Wolfforth drills, searching for new water source from aquifer below the Ogallala

Wolfforth drills, searching for new water source from aquifer below the Ogallala
City of Wolfforth to begin drilling for new water well. (Source: KCBD)
City of Wolfforth to begin drilling for new water well. (Source: KCBD)
City of Wolfforth to begin drilling for new water well. (Source: KCBD)
Edwards-Trinity High Plains Aquifer (Source: HPWD)
Edwards-Trinity High Plains Aquifer (Source: HPWD)
Edwards-Trinity High Plains Aquifer (Source: HPWD)
Edwards-Trinity High Plains Aquifer (Source: HPWD)

WOLFFORTH, TX (KCBD) - The City of Wolfforth is set to begin drilling in search of a new water source. If the city succeeds in finding treatable water, it could be the only municipality to tap into the Edwards-Trinity High Plains Aquifer.

In January of 2017, Wolfforth and the High Plains Underground Water Conservation District agreed to partner in the effort to drill through the Ogallala and Edwards-Trinity at about 300 feet below the surface to the Dockum Aquifer at about 1,700 feet, not only to search for water for municipal use, but to explore the aquifers geologically.

"At the Edwards-Trinity level there is an opportunity for additional water there and there is a lot of advantages to it," City Manager Darrell Newsome said. "It's expensive to drill to but we aren't competing with ourselves or any farmers or anybody else for that water. We'd be one of the only wells in this area that are that deep."

The HPWD Board agreed to pay $90,000 to help the project. According to Newsome, the City budgeted around $500,000 for the exploration. Officials hope to find enough treatable water for a growing city population, currently at around 4,600 people.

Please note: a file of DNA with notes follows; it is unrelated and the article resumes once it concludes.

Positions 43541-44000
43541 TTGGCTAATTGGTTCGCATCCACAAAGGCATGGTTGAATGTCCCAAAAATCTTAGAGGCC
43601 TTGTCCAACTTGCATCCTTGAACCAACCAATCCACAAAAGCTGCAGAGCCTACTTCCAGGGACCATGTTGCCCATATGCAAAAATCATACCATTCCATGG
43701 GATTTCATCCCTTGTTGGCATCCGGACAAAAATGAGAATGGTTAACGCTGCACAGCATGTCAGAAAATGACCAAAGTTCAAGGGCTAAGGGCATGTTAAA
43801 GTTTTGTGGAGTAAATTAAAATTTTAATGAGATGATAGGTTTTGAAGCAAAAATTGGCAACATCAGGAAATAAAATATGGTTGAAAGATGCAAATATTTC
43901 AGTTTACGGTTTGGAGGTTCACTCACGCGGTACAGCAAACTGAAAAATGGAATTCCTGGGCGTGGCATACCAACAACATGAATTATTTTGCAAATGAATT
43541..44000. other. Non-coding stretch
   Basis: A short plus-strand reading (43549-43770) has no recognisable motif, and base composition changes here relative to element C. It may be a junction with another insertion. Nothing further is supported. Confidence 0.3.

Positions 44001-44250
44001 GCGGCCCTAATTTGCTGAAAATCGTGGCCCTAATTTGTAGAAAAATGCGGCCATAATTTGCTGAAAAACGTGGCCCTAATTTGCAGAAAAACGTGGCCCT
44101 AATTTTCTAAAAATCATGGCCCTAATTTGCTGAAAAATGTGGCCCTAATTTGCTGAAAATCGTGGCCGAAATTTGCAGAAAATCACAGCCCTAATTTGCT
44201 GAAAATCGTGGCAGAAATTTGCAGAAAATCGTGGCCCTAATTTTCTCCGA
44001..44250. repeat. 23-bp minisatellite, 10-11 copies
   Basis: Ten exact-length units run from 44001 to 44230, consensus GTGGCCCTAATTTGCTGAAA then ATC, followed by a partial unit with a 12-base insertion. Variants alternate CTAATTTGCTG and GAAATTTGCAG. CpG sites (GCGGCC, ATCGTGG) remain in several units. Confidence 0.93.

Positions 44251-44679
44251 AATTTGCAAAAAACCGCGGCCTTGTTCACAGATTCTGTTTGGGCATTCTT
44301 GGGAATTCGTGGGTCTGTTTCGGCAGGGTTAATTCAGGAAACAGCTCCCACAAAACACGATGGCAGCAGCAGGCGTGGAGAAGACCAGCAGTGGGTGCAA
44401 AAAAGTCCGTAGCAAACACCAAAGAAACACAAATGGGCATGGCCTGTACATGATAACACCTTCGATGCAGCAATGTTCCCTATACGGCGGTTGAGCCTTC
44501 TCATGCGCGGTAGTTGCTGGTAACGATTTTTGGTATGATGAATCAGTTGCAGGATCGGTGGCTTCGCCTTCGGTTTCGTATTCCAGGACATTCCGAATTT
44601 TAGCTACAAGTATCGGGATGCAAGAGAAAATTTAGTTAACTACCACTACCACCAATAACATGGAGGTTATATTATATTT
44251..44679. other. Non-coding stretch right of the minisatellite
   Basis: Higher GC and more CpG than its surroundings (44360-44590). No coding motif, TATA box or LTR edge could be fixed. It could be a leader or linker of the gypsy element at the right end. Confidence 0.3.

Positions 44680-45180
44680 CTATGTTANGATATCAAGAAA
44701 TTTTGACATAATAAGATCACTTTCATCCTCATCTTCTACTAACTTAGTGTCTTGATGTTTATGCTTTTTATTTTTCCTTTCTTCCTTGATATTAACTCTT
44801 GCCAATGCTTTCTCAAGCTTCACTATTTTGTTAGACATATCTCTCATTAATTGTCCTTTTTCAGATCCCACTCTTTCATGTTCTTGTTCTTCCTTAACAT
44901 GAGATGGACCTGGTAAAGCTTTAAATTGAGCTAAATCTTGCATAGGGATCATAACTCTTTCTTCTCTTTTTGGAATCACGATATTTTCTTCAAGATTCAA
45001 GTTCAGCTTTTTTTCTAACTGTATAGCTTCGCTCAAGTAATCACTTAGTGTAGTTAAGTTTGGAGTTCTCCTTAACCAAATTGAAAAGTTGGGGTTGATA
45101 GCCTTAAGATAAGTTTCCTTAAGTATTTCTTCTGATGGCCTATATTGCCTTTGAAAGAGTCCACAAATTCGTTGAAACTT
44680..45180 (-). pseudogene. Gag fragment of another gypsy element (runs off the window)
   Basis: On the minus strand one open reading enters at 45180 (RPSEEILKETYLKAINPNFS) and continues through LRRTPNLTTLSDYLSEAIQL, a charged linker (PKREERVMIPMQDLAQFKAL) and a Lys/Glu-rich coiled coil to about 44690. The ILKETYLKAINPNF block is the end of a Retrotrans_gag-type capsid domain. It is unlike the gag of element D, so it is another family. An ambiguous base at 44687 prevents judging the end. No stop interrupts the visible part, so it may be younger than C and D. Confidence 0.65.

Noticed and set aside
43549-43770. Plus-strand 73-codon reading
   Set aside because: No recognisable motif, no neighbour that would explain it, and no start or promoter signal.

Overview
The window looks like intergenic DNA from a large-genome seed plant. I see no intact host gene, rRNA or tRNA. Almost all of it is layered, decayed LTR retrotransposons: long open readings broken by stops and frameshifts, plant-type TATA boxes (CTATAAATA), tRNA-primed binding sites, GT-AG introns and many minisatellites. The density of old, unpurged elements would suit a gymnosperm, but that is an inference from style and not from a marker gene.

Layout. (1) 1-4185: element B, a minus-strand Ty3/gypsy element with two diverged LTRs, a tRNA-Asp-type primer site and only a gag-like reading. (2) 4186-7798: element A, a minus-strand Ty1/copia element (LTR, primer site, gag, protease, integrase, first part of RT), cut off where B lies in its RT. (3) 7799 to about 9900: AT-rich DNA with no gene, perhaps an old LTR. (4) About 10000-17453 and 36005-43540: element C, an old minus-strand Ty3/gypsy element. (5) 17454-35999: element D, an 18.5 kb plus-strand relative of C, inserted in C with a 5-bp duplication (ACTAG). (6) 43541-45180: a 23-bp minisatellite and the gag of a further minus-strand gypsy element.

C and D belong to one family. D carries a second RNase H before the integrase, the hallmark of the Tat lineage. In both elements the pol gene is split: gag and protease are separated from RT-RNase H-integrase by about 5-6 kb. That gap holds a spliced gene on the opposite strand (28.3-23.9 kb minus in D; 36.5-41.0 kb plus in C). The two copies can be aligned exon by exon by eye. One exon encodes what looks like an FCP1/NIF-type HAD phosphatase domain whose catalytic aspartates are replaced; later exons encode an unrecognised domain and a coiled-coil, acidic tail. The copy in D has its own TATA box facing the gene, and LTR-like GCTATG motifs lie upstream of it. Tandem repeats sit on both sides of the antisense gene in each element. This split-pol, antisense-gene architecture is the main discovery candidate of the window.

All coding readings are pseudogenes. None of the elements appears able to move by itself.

"What we are hoping for is 300 to 500 gallons a minute," Newsome said. "Based on the spacing we have, we could do up to 560 gallons a minute if it's possible to go from there and do that. Worst case: what we will do is just make an additional Ogallala well. It won't be a total bust if we don't find any water in that area."

Newsome tells KCBD NewsChannel 11 that the city is in a unique position to treat any water source found with its new electro-dialysis reversal treatment plant, completed in May 2017.

"With our treatment system, we will have the opportunity to blend it in with the water here," Newsome said. "As long as it's within 20 percent of the water quality that we have now, we can blend it in and not change anything in our new treatment plant."

This will be the third time HPWD has partnered with a municipality to explore the Dockum Aquifer after Abernathy and Lubbock. While the HPWD is interested in the exploration of the Dockum, with help of the U.S. Geological Survey, its water is known to not be suitable for municipal use.

"The city, while wanting to know that type of information in the Dockum, is probably at this point in time looking more for additional supply," HPWD General Manager Jason Coleman said. "The discussion of the supply issue expressed interest in a more non-competing supply where the well could be completed in an area that's not highly developed. Because Edwards-Trinity is much closer to the surface than the Dockum, literally over 1,200 to 1,500 feet difference, it made sense to explore that area and determine if there is good quality water and of sufficient quality."

Officials said this research and exploration is important as other water sources dry up.

"The existing and most available water in the Ogallala is declining, largely," Coleman said. "There is need to look at other sources, other opportunities. That is largely the impetus in investigating, in this case a minor aquifer."

Officials Monday said drilling is expected to begin in a few days by Layne Christensen Company and will last around two weeks. The site is in the northern part of Wolfforth off Preston Hollow Lane.

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